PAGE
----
The Sack of Rome and the Loss of Knowledge

In the aftermath of the Sack of Rome, many would write about these events and the great loss sustained by the Roman people. While the stories of human suffering dominated these accounts, many observers also noted the destruction of books and knowledge caused by the looting.

For example, the poet Pietro Mellini would write about his return to the Eternal City. In a letter to Ippolito de’ Medici, he remarks:

When I returned home after the enemy had left my country and Clement was restored to his seat, my first concern, most magnificent Ippolito, was to see again and gather up all my books and those of my friends that were being kept at my house. I wanted to put them back in a safe harbor, after such a foul and lengthy storm. And as I turned them over carefully I learned from the Moorish serving boy who I had left home by himself, that many had been torn apart, not only by the enemy but also by our own men: some were thrown into the fire; some were pulled apart by savage hands and torn to pieces; some, too, were lost. I was grief-stricken, since I considered this irreparable loss as worse by far than all the others.

Meanwhile, the Italian humanist, writing in his work De litteratorum infelicitate, from 1529, tells the story of what happened Augusto Valdo, a professor of Greek, when the city fell:

He was a citizen of Padua who had taught for many years in Rome the literature he had obtained by such great toil, effort, and journeys, a man who saved from destruction all kinds of learning, not only with his voice, but also with his writings. But with what a wretched death he ended his life! For he was caught up in the massacre in Rome, that most cruel violence of the Spanish and German mercenaries. After his house had been sacked before his eyes, he stood in chains and watched his books, which were his most precious furnishings, and his labors, especially the writings on Pliny he used to toil over far into the night, being torn to shreds in front of him and burned for cooking fuel. He was tormented in this grief by every other affliction because of the arrogant cruelty of those supremely wicked men, since, being a man of modest fortune, he was unable to slake with tribute the insatiable thirst of the barbarians who had shaken out of strongboxes everything he had saved for his old age. He is said to have died at last of starvation after various tortures.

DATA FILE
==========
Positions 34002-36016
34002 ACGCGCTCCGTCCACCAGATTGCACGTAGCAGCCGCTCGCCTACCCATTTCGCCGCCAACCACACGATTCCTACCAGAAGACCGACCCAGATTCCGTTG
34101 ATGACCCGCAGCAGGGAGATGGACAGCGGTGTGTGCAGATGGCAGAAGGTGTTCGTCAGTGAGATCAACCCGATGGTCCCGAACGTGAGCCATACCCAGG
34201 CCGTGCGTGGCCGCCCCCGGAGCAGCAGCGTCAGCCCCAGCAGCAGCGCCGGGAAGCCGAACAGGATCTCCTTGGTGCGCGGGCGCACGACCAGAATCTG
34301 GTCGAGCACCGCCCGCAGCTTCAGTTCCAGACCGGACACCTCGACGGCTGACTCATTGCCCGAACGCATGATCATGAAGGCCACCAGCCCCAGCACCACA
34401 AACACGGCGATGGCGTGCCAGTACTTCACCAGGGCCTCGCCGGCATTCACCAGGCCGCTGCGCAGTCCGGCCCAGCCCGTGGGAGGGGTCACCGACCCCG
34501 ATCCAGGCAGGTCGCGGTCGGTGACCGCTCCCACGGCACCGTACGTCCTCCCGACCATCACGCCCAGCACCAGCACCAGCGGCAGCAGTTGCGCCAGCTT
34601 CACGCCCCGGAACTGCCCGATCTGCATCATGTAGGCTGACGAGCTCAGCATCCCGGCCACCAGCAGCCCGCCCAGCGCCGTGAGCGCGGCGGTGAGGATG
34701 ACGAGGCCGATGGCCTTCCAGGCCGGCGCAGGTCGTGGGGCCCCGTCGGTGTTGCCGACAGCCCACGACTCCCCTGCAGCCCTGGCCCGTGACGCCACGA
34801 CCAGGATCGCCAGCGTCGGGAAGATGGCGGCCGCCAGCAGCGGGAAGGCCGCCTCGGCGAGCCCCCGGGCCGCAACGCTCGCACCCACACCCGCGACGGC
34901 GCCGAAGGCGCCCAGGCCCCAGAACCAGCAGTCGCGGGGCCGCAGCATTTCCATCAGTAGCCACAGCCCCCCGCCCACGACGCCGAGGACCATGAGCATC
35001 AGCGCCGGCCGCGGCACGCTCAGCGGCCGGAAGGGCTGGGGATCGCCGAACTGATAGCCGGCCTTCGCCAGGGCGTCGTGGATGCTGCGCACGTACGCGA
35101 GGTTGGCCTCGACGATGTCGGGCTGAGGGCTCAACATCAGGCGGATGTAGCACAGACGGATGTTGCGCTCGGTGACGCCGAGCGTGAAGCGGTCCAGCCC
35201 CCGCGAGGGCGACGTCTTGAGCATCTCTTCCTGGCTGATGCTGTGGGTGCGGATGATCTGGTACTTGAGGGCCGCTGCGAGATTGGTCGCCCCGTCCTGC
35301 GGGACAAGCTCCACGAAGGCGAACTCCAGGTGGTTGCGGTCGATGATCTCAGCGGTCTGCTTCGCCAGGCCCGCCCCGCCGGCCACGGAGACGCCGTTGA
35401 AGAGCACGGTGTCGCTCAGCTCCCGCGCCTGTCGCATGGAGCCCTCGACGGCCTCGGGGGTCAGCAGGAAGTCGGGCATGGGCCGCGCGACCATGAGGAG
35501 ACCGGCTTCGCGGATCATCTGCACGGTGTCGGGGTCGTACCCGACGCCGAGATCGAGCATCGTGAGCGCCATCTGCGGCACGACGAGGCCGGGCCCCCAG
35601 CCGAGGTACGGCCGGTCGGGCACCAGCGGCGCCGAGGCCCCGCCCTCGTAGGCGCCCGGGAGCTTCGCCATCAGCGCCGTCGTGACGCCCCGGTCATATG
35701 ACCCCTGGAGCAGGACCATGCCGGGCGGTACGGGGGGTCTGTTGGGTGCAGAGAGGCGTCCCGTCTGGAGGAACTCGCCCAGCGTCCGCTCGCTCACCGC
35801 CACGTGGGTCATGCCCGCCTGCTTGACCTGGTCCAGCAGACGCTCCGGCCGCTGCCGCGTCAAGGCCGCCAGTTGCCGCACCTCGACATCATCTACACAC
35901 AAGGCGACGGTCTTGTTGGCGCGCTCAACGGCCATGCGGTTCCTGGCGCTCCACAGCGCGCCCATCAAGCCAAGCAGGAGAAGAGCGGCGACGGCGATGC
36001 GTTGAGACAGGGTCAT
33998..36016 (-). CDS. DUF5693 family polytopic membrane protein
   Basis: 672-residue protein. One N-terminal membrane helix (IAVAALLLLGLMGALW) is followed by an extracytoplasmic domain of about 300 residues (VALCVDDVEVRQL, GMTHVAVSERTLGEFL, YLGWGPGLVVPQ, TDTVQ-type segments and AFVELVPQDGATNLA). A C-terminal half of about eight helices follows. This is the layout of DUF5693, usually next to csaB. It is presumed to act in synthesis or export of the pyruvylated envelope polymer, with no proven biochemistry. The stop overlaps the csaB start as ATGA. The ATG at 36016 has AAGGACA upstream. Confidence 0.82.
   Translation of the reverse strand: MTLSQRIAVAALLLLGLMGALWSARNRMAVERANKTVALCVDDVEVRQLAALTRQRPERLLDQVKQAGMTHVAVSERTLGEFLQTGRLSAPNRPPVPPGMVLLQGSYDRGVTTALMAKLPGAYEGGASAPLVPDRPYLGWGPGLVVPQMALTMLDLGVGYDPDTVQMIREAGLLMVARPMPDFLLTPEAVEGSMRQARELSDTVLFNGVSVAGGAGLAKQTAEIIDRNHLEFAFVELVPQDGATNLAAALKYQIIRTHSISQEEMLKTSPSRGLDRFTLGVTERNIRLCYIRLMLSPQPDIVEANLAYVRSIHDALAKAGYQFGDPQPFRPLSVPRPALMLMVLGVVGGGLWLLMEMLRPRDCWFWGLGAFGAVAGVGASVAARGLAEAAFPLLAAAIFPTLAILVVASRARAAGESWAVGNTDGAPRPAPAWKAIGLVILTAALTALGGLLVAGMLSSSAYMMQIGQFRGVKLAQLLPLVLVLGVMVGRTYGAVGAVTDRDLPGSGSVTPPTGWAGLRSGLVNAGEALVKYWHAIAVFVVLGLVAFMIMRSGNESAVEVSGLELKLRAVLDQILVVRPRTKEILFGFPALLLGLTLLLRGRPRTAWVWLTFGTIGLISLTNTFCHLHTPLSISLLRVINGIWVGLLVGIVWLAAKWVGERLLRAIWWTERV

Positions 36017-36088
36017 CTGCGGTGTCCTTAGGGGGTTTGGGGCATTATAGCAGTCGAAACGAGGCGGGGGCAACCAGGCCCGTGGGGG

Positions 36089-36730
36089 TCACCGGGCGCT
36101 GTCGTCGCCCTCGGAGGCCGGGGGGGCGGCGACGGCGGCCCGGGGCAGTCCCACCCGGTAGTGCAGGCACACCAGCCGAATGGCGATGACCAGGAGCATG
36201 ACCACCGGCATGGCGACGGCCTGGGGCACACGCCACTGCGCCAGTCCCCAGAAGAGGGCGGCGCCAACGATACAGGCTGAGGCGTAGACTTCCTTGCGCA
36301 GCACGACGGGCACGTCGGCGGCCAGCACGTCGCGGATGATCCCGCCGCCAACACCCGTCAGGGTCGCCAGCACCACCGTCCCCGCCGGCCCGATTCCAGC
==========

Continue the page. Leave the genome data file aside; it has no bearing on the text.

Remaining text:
These and other examples relate how some Romans (as well as other Italians and Europeans) saw the destruction of Rome as not just that of a city and its people, but as a profound loss of knowledge. We can never know how many writings and art works were lost in the Sack of Rome, or how many scholars and artists were killed, but this was clearly something that troubled many observers.

These accounts were translated by Jessica Goethals in her PhD Dissertation Representing the Sack of Rome and its Aftermath, 1527-1540. You can read this dissertation from ProQuest.

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St. Peter's Basilica in Rome, still being repaired in 1536 - from a sketch by Marten van Heemskerck

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